Evan Urbania is the CEO of Philly social media company ChatterBlast, which has helped lots of clients do what Schroeder has managed to do—minus the dirty jokes. ChatterBlast has worked with some seriously big-name local clients—Councilman Jim Kenney and the Philadelphia Parking Authority, among others—to build their online presences.

“Social media gives everyone the opportunity to have their own TV channel,” Urbania says. “And sure, that makes us editors, curators of our lives. We broadcast what we want others to think of us and consider how we want to be viewed.”

As Schroeder points out, “I might get made fun of for tweeting by my buddies, but having a public persona? That’s the game now.” Play the social media game right, and here’s what you get: a soapbox to stand on, a spotlight, a cheap way to make a name for yourself—or maybe even a whole new life.

Twenty-eight-year-old Mikey Ilagan—or @Mikeyil to his 2,500 followers—shot to Philly fame with a Tumblr account he started in 2011 called ThisIsNotACheesesteak, on which he mocked imitations he found in Toronto, Boston, wherever. He’s grown his following over the years by offering commentary on Twitter about the Philly food scene and tech news and by just being funny. He’s gotten invited to parties and restaurant openings, and is treated like a VIP at events he never would have been asked to attend pre-Tumblr. All of this seems to come naturally to him, but that doesn’t mean some thought doesn’t go into posting as @Mikeyil.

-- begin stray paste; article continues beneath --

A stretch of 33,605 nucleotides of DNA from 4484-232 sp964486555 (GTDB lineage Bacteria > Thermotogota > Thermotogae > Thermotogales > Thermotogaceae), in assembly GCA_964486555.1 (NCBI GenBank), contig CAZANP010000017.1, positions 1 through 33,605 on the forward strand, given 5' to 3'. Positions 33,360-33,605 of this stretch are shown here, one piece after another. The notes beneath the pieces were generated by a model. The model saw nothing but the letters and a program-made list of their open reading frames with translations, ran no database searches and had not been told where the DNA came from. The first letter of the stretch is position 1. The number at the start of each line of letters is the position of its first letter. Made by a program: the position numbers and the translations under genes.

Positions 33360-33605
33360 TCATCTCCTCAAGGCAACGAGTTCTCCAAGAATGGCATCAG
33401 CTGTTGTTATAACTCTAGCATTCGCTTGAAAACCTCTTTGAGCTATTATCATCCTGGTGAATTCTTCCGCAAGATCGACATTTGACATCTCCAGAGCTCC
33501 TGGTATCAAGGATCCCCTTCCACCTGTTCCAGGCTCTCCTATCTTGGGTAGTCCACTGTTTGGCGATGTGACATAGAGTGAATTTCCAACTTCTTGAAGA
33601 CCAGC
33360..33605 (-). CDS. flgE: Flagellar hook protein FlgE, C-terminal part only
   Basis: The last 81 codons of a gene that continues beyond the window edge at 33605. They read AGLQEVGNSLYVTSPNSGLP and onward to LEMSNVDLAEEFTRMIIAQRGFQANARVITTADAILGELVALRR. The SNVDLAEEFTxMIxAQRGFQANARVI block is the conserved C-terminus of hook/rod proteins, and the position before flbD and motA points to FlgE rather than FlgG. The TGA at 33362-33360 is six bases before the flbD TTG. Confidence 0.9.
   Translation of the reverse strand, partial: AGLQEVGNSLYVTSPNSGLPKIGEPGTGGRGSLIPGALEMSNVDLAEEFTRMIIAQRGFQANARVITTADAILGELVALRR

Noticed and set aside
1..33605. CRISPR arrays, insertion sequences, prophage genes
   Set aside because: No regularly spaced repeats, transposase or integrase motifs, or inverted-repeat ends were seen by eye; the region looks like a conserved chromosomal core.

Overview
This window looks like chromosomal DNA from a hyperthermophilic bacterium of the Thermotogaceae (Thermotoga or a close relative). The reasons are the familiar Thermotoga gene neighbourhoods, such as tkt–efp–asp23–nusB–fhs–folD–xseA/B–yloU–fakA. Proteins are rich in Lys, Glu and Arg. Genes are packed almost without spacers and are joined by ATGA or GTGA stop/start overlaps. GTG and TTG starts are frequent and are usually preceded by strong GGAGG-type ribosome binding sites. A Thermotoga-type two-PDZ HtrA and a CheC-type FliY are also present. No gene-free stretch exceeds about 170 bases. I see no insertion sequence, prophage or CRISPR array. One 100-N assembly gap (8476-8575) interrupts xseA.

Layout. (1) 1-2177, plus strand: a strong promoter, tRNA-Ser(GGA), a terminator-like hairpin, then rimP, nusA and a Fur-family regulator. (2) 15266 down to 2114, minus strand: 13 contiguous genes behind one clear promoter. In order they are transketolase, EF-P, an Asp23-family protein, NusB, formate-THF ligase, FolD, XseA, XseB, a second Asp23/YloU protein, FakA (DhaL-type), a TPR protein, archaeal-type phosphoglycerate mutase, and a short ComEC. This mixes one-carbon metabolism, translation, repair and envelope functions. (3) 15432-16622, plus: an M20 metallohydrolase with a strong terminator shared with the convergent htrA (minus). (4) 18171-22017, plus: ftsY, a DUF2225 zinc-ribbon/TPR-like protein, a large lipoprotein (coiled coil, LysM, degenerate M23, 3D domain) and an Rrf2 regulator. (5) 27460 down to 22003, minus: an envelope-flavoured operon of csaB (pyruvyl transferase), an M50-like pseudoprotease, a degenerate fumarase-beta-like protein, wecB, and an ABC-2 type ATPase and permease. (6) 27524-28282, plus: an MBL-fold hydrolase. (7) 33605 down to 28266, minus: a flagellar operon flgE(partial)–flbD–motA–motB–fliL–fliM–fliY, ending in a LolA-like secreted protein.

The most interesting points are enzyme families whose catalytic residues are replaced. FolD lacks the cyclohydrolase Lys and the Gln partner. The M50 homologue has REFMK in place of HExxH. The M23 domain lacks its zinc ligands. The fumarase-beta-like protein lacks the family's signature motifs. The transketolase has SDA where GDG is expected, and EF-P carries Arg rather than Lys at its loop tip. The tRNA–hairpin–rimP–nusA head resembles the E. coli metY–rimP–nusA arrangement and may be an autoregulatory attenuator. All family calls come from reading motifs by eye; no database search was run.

“Some people still use Twitter for minutiae, like they’re mowing their lawn or their baby puked on them,” says Ilagan. “I try to keep it interesting and be personal without getting too personal. I like to entertain. I like telling stupid jokes, and people really dig it when I make fun of recent local happenings. But private things, I keep private. I don’t air my dirty laundry or talk crap about people, ever.”

Perhaps the ultimate testament to Ilagan’s online skills is his fiancée, Allie Harcharek, whom he met on Twitter. “I thought she was a cool blogger and that she was interesting,” says Ilagan. “Then we met in person at a mutual Twitter friend’s birthday party.” They’ll marry in 2014.

Annie Heckenberger is another Twitter success story: The 38-year-old PR exec at Philly’s Red Tettemer + Partners worked in social media long before it was called social media, making MySpace pages for CoverGirl and Clairol. She got on Twitter originally because it was so good for business, but now she calls it her “biggest social outlet.”